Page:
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Eye on Annapolis

The Daily Record's Maryland state government blog

Rutherford out, Schulz in as Md.’s 2022 gubernatorial race heats up

Lt. Gov. Boyd Rutherford said Wednesday he would not be a candidate to succeed Gov. Larry Hogan. Hours later, Commerce Secretary Kelly Schulz said she would. (The Daily Record/File Photos)

Lt. Gov. Boyd Rutherford said Wednesday he would not be a candidate to succeed Gov. Larry Hogan. Hours later, Commerce Secretary Kelly Schulz said she would. (The Daily Record/File Photos)

Spring is a time of new beginnings, and the end of the 2021 General Assembly session means it’s time to think ahead to the 2022 election season. Maryland’s primary election is roughly 14 months away and jockeying for position has already begun.

Two potential Republican gubernatorial candidates announced on the same day, within hours, their intentions, with one deciding to run and another bowing out.

Commerce Secretary Kelly Schulz went from potential to actual candidate Wednesday afternoon after launching her website for governor that includes a nearly 90-second video that touches on the familiar themes of Gov. Larry Hogan’s two terms in office, including strengthening the economy, small businesses and working families.

“The perseverance I have seen from Marylanders has been nothing but awe-inspiring,” said Schulz in an opening statement on YouTube that refers to the ongoing pandemic. “It’s the resilience, the strength and the will to overcome that inspired me to run for governor. We’ve come a long way over the course the past few years, but there is still so much work we have left to do.”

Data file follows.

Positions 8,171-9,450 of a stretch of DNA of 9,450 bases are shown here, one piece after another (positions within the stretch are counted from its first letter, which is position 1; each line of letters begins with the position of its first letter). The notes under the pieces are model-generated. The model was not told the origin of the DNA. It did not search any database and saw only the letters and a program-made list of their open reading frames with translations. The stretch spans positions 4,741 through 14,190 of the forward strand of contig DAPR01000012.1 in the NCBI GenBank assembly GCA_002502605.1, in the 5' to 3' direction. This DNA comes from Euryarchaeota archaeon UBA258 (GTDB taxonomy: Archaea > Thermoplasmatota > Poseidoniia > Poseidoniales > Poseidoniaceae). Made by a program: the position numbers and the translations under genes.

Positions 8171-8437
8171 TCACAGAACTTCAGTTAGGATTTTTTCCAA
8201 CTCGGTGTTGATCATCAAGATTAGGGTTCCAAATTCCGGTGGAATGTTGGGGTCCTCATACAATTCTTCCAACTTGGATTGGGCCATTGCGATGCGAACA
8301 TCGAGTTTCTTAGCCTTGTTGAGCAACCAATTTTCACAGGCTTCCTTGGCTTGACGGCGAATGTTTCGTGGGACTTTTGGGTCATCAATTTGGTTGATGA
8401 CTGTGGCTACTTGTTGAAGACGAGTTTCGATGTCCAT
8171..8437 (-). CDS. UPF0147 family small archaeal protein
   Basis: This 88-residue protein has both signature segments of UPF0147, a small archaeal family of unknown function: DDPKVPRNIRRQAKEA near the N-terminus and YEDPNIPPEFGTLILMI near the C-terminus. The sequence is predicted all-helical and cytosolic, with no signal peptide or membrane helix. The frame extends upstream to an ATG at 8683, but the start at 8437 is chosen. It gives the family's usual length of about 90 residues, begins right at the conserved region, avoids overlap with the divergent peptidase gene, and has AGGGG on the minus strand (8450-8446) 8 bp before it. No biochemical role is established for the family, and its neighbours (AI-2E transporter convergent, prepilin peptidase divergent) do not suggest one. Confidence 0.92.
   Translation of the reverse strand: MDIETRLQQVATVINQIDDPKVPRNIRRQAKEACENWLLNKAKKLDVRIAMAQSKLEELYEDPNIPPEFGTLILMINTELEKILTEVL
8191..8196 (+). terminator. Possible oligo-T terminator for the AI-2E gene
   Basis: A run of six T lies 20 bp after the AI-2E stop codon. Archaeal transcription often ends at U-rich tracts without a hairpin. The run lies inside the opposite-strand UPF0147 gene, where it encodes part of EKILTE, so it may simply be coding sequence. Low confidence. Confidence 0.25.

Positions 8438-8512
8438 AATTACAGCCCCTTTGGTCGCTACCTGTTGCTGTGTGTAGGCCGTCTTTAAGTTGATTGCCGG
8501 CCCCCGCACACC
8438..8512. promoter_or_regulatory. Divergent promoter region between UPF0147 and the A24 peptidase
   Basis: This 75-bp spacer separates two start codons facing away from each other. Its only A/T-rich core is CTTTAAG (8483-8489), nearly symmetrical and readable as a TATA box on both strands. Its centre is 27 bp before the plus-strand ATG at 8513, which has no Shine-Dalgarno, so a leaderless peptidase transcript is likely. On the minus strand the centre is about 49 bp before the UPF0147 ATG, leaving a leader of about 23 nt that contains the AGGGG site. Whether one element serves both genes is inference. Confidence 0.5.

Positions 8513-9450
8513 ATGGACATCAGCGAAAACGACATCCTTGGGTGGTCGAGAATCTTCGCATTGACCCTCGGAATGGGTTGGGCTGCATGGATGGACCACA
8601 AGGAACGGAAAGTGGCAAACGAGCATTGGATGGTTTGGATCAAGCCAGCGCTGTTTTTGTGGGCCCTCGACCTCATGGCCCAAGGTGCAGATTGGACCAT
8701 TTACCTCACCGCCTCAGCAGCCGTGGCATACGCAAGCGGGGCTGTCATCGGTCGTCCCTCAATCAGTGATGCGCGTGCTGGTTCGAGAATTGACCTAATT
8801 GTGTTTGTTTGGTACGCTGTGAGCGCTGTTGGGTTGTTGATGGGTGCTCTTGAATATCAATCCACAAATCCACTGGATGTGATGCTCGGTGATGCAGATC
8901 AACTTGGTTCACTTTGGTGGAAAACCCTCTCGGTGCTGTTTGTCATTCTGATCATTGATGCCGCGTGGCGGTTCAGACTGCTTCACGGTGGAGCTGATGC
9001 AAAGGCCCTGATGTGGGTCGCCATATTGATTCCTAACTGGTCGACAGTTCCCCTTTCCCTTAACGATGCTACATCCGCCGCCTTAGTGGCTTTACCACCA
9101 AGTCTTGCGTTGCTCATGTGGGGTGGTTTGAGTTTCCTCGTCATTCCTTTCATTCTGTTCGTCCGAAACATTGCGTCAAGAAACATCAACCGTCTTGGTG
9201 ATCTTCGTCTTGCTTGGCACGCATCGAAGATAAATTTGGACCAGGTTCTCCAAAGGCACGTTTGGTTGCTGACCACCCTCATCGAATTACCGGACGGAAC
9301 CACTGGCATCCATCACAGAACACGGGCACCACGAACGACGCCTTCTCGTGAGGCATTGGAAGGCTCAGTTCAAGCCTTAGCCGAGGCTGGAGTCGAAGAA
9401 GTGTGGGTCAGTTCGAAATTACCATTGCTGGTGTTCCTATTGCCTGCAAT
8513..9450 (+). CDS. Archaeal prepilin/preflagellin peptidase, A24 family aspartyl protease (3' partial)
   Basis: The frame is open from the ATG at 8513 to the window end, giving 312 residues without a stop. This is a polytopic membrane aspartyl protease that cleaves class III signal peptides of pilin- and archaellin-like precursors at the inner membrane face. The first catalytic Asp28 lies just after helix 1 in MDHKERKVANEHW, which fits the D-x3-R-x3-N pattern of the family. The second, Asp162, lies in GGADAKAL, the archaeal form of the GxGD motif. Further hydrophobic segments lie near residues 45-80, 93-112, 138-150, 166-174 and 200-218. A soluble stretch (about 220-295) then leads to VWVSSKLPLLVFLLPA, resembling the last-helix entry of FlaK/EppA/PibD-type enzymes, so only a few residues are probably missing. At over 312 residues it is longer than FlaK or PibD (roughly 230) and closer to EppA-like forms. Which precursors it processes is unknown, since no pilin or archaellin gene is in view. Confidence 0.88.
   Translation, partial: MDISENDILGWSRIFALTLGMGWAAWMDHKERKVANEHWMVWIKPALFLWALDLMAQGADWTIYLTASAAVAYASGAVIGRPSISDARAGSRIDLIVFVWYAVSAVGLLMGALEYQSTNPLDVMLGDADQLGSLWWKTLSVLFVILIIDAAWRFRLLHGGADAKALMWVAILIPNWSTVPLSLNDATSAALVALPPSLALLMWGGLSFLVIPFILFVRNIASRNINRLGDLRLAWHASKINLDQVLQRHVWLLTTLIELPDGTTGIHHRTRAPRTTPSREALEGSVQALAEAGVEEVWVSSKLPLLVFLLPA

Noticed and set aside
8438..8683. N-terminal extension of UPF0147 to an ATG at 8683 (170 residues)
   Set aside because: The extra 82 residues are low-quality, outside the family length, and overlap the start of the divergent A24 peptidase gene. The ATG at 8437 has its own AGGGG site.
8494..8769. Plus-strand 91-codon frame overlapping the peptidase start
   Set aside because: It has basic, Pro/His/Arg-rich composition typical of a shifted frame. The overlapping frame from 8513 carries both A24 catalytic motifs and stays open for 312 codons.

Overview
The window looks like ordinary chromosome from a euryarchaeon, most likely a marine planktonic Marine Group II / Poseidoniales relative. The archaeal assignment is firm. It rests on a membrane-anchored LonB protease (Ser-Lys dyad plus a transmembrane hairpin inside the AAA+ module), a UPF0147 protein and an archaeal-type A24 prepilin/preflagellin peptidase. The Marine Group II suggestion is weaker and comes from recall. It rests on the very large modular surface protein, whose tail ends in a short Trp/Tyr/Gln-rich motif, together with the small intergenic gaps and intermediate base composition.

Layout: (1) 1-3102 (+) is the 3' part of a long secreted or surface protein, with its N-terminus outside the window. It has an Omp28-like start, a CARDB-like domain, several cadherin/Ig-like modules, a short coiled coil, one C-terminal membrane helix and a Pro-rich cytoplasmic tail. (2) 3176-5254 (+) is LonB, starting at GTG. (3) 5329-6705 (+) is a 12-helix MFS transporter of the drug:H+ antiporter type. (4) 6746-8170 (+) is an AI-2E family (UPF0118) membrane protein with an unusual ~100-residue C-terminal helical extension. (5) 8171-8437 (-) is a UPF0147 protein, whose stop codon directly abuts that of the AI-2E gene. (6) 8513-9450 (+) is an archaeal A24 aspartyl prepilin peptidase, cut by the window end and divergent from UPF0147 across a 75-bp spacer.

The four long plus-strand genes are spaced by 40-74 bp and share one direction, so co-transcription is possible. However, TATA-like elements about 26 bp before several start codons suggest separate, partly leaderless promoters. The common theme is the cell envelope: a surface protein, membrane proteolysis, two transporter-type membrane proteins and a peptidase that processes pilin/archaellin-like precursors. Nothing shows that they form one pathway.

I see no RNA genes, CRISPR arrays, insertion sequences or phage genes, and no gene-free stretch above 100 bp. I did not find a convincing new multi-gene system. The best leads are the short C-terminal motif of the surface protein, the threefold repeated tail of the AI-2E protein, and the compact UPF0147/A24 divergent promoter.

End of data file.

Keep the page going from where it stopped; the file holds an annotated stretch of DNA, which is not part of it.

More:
Schulz, a Frederick Republican, served one term in the House of Delegates before being tapped by Hogan to serve first as secretary of the Department of Labor and now as the head of the Department of Commerce.

Her announcement comes hours after Lt. Gov Boyd Rutherford announced on social media that he would not run to succeed Hogan.

“After months of careful reflection and consideration, I have decided not to run to become the next governor of Maryland in 2022,” Rutherford said in a post on Facebook Wednesday morning. “This was a decision that I made with my family’s best interest in mind.”

Rutherford, a Howard County resident, has served alongside Hogan since 2014. The lieutenant governor has led efforts on procurement reform and a statewide opioid task force and at times has filled in for Hogan during the governor’s cancer treatments and frequently during the pandemic.

He also was featured in an official video series called “Mundane but meaningful,” in which the lieutenant governor showed off his sense of humor and wonky side while explaining hot topic such as regulatory reform, the Board of Public Works and the U.S. Census in just two to three minutes.

“The lieutenant governor is an exceptionally accomplished public servant who has upheld his end of the political bargain and then some,” said Len Foxwell, a Democratic political consultant. “I’m not surprised he chose to take a pass on a gubernatorial campaign in his own right. Campaigns for governor are physically grueling, mentally exhausting and downright miserable at times. A candidate really has to have a burning desire to subject themselves and their families to that process.”

Over the last year Rutherford has been more visible with Hogan during the pandemic and in trips around the state visiting Maryland’s state parks.

Foxwell, who spoke only on Republican races as he may represent an as-yet undeclared Democratic gubernatorial candidate, said on “at least on paper” Schulz is a formidable adversary.

“As a matter of both political style and philosophy, she’s going to be able to position herself as the natural heir of the Hogan brand,” said Foxwell. “Now, whether that is a hinderance or a help to the secretary after eight years of Governor Hogan, that will be determined over the course of a campaign.”